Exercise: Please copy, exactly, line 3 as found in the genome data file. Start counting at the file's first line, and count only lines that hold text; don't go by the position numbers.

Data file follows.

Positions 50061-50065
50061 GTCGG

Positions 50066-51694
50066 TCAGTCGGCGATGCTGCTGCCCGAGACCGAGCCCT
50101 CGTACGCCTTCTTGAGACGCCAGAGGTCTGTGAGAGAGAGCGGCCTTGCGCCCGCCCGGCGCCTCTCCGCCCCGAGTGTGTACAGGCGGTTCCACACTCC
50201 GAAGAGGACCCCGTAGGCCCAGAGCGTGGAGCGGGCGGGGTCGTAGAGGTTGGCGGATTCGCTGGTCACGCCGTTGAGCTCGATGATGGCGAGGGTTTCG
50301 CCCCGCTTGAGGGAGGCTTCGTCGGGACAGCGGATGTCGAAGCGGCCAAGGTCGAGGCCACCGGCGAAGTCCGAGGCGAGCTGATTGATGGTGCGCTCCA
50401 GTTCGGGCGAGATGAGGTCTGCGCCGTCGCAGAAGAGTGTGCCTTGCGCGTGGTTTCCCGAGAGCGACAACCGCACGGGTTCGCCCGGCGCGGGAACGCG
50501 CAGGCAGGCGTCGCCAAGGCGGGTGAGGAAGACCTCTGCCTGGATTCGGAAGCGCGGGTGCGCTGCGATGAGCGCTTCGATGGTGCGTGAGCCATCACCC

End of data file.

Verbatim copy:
Positions 50066-51694